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If you are just starting out with Photoshop and commands like Apply Image make you confused then this tutorial is for you. Besides Apply Image it will give you an understanding of how Channels work and also some advanced application of Blend modes.
These are the final images that we’ll be creating:
There are a few tools in Photoshop that are often overlooked or misunderstood, either because they’re hidden away or because their use isn’t immediately apparent. Yet these tools provide smart and useful ways to perform various tasks in Photoshop. The Apply Image command is one of them, which doesn’t get used very often, even by users who have been using Photoshop for years.
In this tutorial we will explore Apply Image and its many time saving applications.
I have given the links to the images, if you want to follow along. My advice will be, use your own images to get a clear understanding of the principles and their applications. But remember this tutorial is more of an exploration than rather being a process or steps tutorial. So don’t concentrate on the process or steps only to achieve a specific effect, which may be possible to achieve by some other techniques also. But think more about it, why are we using Apply Image? How can we use the same principles in some other projects? What are the advantages? Now let’s start!
On the surface, Apply Image is useful for blending images, for working with layer masks, and for image editing. But then if you dig deeper you will find that the real power of Apply Image is its capability of blending, enhancing and modifying Channel data.
Following is a list of various applications of Apply Image:
Now let’s take a look at the advantages of using Apply Image:
Never use Apply Image command directly on the layer itself. Always duplicate the target layer and then apply the Apply Image on the newly created duplicate layer. The advantage is later we can reject this layer and go back to the original layer. Moreover we can also apply a mask on that duplicate layer to control the effect.
The Apply Image command can blend two images together. Before starting to work with it, you need to understand these important rules about using this tool:
You download an image from a stock photo site for your project. You like the image, but the problem is the photographer lightens the image too much. You check the channels and find that the red channel is almost white. You don’t have the time for a new image search. You try the usual procedures like level or curve adjustment and playing with the blend modes. Although the image is getting dark but the detail is not coming back. Another example is in the channels palette, you noticed one channel’s data is corrupted. You thought that if I could anyhow replace the channel data with data from another good channel, then this image would be fine. One more example is you are working with a small size or low resolution image without any choice. You are thinking if there is any process through which you can improve the quality of the image. So let’s try our first exploration with Apply Image.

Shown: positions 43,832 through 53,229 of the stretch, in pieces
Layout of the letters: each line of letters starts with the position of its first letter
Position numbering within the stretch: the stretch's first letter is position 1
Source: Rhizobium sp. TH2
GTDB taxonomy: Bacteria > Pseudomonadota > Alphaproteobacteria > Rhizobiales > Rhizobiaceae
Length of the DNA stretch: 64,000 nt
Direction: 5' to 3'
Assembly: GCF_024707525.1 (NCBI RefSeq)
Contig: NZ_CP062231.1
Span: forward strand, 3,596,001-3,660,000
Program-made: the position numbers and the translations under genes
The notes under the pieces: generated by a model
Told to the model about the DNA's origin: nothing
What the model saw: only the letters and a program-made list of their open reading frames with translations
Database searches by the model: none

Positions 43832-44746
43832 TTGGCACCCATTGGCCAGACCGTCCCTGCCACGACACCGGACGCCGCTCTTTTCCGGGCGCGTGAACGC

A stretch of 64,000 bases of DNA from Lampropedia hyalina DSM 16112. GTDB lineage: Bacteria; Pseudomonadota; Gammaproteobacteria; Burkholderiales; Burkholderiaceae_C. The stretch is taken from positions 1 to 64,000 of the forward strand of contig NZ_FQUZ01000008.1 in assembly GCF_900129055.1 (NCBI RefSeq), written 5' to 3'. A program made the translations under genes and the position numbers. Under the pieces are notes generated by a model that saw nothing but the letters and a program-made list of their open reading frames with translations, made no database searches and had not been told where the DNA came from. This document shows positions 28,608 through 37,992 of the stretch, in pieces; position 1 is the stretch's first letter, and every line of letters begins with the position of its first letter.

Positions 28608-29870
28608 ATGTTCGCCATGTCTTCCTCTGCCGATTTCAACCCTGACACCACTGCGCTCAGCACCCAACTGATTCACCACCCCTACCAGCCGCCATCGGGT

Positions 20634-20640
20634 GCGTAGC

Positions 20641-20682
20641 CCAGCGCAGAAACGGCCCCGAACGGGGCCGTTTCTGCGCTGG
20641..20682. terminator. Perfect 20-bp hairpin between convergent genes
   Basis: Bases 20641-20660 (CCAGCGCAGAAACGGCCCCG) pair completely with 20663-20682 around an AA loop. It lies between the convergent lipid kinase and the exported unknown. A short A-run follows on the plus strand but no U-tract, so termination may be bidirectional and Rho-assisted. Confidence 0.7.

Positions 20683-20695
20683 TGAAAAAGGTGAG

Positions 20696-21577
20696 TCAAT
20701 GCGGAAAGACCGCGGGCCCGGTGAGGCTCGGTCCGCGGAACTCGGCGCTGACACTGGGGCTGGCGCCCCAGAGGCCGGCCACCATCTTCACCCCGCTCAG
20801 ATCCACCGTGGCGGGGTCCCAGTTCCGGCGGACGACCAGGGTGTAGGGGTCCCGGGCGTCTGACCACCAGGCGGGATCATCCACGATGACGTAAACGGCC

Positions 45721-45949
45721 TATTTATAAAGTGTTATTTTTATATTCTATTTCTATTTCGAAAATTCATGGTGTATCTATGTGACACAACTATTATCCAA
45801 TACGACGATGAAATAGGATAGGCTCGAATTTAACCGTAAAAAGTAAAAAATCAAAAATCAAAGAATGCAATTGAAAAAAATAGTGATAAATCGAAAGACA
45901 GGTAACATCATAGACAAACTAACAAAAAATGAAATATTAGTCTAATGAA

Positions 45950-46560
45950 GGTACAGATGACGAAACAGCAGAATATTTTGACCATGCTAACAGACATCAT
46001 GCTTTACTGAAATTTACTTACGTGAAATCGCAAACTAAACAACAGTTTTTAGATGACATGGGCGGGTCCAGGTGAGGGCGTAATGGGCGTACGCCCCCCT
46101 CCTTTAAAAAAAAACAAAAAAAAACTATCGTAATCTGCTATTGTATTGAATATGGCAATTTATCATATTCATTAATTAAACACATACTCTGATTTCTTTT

Open the “Female Rep” image in Photoshop. Click the channels palette and check individual channels. The red channel is almost white or blown up. Green channel a little better than the Red channel though there is scope for improvement. Blue channel is better than Green based on the contrast factor, but with some sign of data corruption. The corrupted areas are patchy looking.
Click the Layer palette tab and Duplicate the background layer. Rename it “Red data”. Go back to the Channels palette and target Red channel by left clicking on it.
Then from Image menu, Image> Apply Image and use the settings from the below screenshot. What we are doing here is blending the green channel data with the Red channel in Multiply mode. As Multiply blend mode darken the image, the resulting Red channel is dark with the good data from the Green channel. Now the Red channel is showing good amount of contrast, which is the sign of a good channel.
In the Layers Palette change the blend mode of the “Red data” layer in to Luminosity. In Luminosity blend mode “Red data” layer is taking only the luminance (or Contrast) data from the top layer, but omitting the color shift data due to the previous channel blend. As a result the detail of “Red data” layer is increased. Now duplicate the “Red data” layer and rename it “Green data”. Let’s use the Apply Image on the Green channel associated with the “Green data” layer to increase the detail of the contrast data more.